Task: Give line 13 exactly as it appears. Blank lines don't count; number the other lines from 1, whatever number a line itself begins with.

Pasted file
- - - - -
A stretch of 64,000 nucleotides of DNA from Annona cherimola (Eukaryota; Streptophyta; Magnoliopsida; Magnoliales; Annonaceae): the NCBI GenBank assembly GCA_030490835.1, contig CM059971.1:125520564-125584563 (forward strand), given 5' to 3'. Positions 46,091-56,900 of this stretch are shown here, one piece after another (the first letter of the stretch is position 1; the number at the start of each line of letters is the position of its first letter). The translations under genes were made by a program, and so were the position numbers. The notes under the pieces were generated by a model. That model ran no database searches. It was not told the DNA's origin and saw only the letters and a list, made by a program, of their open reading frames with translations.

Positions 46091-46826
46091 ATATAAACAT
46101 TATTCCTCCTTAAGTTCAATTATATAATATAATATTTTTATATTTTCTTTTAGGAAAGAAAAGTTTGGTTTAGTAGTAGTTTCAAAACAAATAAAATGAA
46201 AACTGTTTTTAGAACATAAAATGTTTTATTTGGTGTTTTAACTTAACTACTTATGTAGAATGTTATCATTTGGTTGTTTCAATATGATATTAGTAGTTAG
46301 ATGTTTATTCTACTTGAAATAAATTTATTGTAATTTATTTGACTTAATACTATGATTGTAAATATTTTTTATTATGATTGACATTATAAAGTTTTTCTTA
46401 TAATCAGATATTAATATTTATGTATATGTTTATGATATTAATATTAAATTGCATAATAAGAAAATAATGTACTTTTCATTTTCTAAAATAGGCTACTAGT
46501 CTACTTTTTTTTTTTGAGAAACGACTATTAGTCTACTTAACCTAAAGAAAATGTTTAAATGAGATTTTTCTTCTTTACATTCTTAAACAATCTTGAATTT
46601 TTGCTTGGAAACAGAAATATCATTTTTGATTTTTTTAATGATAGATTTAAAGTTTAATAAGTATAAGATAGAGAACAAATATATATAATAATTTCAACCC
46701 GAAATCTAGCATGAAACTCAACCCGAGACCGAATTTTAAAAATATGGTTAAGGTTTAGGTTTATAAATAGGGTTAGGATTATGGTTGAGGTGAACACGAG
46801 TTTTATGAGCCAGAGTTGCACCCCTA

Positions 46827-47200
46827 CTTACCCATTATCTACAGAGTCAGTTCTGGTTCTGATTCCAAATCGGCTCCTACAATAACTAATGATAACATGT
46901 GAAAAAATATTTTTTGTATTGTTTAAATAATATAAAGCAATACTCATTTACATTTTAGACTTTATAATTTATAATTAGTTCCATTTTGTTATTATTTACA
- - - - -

46827 CTTACCCATTATCTACAGAGTCAGTTCTGGTTCTGATTCCAAATCGGCTCCTACAATAACTAATGATAACATGT